It's a philosophy he has never agreed with.

"I feel like the rewards should be shared with the people who got you there. Ever since the beginning, we've had a pretty aggressive and generous bonus program, profit sharing."

Innovation is also important to Liberty's success.

The sales and marketing departments are really good, he said, at listening to customers and coming up with new ideas, but Cook also subscribes to the notion -- shared by great entrepreneurs from Henry Ford through Steve Jobs -- that often customers doesn't know what they want until you show it to them.

"That's one of the secrets of our success -- coming up with products they just can't get from our competitors."

That's why Fred Cook's business caught on from the beginning.

Liberty was originally a spin-off of a Buffalo-based pump company and made only sump pumps.

But sales of sump pumps are vulnerable to weather conditions, so Fred needed to come up with a line of pumps that could be sold any time of year.

He designed a pump that was pre-installed in a basin and contractors liked it because it was easy to install.

Since then, Liberty Pumps has continued to refine products and expand its line of pumps -- sold to distributors who sell them to contractors.

As we toured the Liberty Pumps facility earlier this week, Charlie asked me not to take a picture of a pump casing because it hasn't been released on the market yet. He doesn't want to give competitors a sneak peek.

"Our competitors have always copied us and now it happens more frequently. Our challenge is to have the next generation already under way before that happens."

That innovative spirit is what makes Liberty Pumps a fun place to work, Cook said.

"It’s really dynamic and exciting. For a boring product like a pump, it’s amazing how interesting it can get if you really focus on innovation and things that aren’t out there currently."

In recent years, the growth of Liberty Pumps has been helped by the agency Cook now helps oversee -- GCEDC.

In 2000, the company moved from a 28,000-square-foot facility on Route 19 to a brand new building in a "shovel ready" business park built in Bergen by GCEDC.  Liberty received tax abatements to help with the move.

In 2008, the company expanded its Apple Tree Acres facility to its present 124,000-square-foot building, again receiving assistance from GCEDC.

In a comment on The Batavian last week, a reader questioned Cook's position as chairman of the board and a beneficiary of GCEDC benefits.

"I would like to invite him out here and show him how that money was invested," Cook said. "Is it sort of corporate welfare? It all depends on how a company uses that benefit. We reinvested that money. Would we have had the two build-outs without the investment, sure, but the fact is, we wouldn't have had the funding to put into product development to fill things up and do another one another eight years later."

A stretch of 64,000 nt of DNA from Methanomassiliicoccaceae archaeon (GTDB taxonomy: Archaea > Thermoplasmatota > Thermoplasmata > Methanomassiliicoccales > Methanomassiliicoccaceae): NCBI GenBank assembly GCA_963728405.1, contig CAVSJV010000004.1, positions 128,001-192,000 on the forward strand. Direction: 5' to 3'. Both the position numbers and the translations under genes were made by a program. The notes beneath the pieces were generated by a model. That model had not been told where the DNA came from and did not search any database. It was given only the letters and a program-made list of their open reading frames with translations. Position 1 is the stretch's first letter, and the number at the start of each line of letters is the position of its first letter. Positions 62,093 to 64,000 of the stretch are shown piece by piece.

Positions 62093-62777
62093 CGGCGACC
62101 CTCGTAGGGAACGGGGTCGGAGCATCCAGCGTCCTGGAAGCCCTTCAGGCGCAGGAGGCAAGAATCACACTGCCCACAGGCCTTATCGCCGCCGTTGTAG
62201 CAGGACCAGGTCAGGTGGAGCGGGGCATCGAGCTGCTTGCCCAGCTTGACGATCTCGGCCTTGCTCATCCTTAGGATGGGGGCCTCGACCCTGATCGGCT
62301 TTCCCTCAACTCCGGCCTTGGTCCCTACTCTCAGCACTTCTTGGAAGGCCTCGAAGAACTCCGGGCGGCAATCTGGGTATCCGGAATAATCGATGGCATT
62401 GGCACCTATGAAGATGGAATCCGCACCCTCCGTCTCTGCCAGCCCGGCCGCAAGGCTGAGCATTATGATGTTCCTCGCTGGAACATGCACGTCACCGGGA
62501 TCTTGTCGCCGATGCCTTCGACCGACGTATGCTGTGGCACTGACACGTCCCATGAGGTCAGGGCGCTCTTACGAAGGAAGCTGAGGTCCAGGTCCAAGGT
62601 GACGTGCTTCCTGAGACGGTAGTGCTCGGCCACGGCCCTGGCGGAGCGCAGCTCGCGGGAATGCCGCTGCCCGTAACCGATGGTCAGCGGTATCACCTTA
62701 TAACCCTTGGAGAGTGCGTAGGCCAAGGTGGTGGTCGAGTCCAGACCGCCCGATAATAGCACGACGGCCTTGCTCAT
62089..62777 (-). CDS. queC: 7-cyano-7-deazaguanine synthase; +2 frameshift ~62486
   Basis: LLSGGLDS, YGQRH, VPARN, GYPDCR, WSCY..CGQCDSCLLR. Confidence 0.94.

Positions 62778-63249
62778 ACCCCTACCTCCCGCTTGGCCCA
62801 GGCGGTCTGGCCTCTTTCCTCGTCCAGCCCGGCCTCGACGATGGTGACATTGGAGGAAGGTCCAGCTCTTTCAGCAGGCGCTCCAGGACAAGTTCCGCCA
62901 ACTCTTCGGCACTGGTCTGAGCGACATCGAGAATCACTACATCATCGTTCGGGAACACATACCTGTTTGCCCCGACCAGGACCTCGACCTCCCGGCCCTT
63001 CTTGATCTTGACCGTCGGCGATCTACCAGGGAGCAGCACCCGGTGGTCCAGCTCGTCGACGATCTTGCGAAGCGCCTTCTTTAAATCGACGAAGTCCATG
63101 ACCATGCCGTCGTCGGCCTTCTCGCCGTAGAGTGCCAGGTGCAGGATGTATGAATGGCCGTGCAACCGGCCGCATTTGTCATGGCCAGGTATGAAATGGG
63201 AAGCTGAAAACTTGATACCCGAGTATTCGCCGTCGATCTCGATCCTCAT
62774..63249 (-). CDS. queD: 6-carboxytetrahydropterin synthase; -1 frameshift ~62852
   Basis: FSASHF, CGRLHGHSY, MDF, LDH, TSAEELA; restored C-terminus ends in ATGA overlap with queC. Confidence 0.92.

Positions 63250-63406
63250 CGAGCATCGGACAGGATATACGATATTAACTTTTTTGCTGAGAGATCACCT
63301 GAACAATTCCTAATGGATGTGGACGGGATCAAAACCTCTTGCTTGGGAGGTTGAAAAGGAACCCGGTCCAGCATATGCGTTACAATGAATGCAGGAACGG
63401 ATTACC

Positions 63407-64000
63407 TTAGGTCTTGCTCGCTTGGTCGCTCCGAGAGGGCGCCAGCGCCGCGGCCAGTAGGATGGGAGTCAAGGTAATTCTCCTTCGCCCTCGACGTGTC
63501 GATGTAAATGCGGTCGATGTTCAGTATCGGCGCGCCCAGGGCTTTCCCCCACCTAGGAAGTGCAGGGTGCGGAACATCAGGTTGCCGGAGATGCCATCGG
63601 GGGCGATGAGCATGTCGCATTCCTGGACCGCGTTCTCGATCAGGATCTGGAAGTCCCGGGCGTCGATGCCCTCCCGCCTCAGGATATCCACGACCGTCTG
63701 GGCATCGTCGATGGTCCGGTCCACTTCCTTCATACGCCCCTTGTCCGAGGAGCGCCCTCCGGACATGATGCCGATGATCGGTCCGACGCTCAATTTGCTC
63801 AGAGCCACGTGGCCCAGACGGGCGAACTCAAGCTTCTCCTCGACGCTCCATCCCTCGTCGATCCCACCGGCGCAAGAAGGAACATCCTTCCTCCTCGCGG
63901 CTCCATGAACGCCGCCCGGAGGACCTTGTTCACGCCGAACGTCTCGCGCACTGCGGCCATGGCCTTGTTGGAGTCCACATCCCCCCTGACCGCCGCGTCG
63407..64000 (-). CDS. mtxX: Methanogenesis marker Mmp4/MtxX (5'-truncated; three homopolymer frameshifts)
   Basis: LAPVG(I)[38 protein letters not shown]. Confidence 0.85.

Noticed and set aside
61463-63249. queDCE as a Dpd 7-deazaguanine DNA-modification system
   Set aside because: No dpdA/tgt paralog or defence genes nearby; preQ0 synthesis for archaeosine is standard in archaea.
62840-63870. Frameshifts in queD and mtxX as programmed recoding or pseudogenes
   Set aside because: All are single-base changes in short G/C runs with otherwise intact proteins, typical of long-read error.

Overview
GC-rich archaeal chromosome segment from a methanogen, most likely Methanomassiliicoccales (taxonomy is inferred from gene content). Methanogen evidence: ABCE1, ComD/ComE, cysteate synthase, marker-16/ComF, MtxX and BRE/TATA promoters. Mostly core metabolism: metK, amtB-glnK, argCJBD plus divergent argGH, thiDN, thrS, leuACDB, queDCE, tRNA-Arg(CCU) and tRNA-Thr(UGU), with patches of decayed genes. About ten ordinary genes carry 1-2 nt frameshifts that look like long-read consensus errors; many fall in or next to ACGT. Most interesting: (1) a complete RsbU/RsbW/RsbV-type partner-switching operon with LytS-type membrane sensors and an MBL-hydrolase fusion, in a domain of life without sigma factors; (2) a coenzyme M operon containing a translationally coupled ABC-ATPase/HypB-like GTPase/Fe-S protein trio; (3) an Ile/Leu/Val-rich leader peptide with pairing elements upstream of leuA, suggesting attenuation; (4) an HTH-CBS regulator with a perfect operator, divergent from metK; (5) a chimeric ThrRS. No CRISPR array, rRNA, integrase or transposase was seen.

Cook's term on the board ends in 2016, but before then, he anticipates more expansion for Liberty Pumps, and in that time he expects his company will again seek assistance from GCEDC.

By law, Cook will be unable to participate in any discussion, and he certainly won't be able to vote, on any proposal for GCEDC to help Liberty Pumps.

The same assistance Liberty Pumbs has received, Cook said, has helped dozens of other businesses in Genesee County.

The assistance helps level the playing field for company's like Liberty Pumps that are based in high-tax New York and must compete against companies based overseas or in lower-tax states.

If all GCEDC did was hand out tax breaks to businesses that promise jobs to the count, it might be controversial enough, but in January 2001, the Authorities Budget Office released a scathing report on bonuses paid to GCEDC employees, especially CEO Steve Hyde.

The public outcry has been at a near consistent high pitch since then and late last year, at the same time Cook was announced as the incoming chairman, the agency said the bonus program would be discontinued starting with the 2013 performance year.

Bonuses were still paid for 2012 because, Cook said at the time, the agency was contractually obligated to pay out bonuses earned by employees based on their performance during the year.

In all, for 2012, employees received $120,000 in bonuses.

In December, the board also announced a raise for Hyde from an annual $160,000 to $195,000. Hyde won't earn a bonus in 2012, but he will receive $10,000 in deferred compensation.

The other staff members, the board announced in December, would also receive raises. Those raises range from 8 to 12 percent.